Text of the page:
Spinal Stenosis

A Patients guide


Spinal stenosis is a term used to describe a narrowing of the spinal canal that gives rise to symptoms of compression of the spinal nerves or sometimes the spinal cord. Narrowing that affects the spinal cord is also sometimes called a myelopathy. Spinal stenosis is quite a common problem particularly with older people, (however it can affect younger people but more rarely.)

The symptoms experienced are those of back pain and leg pain. Most typically it occurs as you walk a pain and will cause numbness or weakness or feelings of unsteadiness, sometimes in both legs sometimes in just one.

Claudication is the term used by doctors for weakness of the legs that gets worse specifically on walking.

Common causes are vascular due to narrowing of the blood vessels or spinal due to bone overgrowth causing a reduction in the space for spinal nerves.  

Classically the sufferer can walk a certain distance (sometimes 50m or further, say -500m) and then they need to stop because the pain & numbness intensifies. Most find that sitting down or leaning forward enables them to recover so that they can then walk again.  Some also get these symptoms on standing.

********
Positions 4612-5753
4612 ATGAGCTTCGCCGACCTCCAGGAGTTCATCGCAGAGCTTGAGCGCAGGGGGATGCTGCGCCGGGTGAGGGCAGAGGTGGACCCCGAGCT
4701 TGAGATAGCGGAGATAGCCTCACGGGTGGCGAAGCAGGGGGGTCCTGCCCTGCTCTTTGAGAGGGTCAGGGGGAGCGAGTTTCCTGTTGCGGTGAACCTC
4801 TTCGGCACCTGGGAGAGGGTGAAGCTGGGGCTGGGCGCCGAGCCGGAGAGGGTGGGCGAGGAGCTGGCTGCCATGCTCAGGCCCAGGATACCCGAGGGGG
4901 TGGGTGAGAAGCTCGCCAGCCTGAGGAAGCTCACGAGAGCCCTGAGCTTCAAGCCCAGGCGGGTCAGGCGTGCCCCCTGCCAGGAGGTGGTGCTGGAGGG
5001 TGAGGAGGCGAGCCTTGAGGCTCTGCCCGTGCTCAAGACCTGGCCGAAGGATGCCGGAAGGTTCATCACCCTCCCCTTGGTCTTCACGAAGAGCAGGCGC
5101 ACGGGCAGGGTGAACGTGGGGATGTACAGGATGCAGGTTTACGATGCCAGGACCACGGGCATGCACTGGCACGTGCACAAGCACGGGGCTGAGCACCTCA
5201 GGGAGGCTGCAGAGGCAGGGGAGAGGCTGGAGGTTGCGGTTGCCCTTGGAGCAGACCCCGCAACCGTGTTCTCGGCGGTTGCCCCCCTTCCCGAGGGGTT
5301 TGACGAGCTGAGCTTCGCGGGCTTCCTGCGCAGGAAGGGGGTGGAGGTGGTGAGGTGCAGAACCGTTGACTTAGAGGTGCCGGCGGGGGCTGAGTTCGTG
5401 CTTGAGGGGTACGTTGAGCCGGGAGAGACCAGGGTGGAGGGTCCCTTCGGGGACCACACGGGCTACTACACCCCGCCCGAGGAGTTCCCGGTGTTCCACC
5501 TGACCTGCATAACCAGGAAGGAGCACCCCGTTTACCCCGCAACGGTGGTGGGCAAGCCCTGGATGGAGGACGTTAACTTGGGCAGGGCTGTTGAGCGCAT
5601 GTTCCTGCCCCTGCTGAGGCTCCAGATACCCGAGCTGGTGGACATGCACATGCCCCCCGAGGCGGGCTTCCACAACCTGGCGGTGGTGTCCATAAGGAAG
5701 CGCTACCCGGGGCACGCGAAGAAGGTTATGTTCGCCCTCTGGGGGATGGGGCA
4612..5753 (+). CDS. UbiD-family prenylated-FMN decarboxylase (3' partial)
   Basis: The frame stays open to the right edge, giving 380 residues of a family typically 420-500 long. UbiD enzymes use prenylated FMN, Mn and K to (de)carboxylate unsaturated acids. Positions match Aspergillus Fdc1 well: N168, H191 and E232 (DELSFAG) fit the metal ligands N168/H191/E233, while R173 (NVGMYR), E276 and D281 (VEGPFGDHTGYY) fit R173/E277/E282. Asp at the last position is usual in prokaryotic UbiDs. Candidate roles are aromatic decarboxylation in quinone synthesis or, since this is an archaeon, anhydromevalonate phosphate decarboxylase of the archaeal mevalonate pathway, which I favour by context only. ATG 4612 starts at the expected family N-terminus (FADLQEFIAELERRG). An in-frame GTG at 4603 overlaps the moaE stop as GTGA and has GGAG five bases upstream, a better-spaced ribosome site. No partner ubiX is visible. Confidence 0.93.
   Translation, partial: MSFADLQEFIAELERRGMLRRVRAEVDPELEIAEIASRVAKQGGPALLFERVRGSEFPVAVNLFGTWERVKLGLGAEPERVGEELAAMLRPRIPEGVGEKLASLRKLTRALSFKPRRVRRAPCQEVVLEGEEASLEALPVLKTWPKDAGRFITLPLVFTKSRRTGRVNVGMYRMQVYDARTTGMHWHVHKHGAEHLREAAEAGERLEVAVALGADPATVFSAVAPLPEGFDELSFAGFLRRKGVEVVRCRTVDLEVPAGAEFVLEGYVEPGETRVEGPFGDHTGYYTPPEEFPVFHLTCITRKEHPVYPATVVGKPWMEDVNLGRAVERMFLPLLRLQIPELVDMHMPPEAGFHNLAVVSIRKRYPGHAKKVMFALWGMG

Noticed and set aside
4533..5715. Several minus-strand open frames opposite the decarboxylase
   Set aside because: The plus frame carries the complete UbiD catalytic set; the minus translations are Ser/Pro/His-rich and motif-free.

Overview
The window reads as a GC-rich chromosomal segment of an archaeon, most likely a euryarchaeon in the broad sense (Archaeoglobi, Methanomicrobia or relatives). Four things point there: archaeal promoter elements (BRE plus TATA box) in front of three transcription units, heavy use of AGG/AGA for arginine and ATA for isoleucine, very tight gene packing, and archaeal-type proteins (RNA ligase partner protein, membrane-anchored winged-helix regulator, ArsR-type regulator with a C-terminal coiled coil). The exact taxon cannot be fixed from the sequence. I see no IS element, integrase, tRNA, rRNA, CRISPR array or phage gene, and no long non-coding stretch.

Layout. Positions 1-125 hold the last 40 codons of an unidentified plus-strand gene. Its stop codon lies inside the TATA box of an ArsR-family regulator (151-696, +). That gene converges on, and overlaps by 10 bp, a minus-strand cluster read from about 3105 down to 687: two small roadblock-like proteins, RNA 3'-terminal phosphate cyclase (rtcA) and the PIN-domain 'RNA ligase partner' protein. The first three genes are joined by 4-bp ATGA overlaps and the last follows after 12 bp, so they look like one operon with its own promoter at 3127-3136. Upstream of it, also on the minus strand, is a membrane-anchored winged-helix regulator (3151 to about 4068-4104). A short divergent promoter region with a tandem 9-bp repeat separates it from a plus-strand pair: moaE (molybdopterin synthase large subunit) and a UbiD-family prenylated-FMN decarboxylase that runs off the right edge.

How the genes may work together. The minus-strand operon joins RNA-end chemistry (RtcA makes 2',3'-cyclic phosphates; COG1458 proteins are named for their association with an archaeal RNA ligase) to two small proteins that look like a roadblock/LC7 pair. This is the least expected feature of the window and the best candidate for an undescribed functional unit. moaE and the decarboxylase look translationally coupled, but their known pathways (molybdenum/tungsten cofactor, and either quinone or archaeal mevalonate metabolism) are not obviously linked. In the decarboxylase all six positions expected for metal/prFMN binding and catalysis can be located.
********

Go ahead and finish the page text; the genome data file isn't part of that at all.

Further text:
Spinal patients will sometimes find that cycling is an exercise they can do better than walking because of the position of leaning forward when cycling. Most doctors encourage exercise rather than rest.

Also usually patients have no pain in the leg at rest. (Back pain is not the same however and increased back pain on walking is not a feature of spinal stenosis.)


Usually as part of the natural aging process we develop degenerative change in the lower back.

Sometimes these changes lead to a partial constriction -or a "stenosis"- of the nerve tunnel within the spine which is called the central canal that is "central stenosis".

Others suffer a slightly different constriction to the smaller side tunnels with the spine which is called "foraminal stenosis".

Practically speaking the symptoms of each or these two types are essentially the same.

Click on this link for more detail.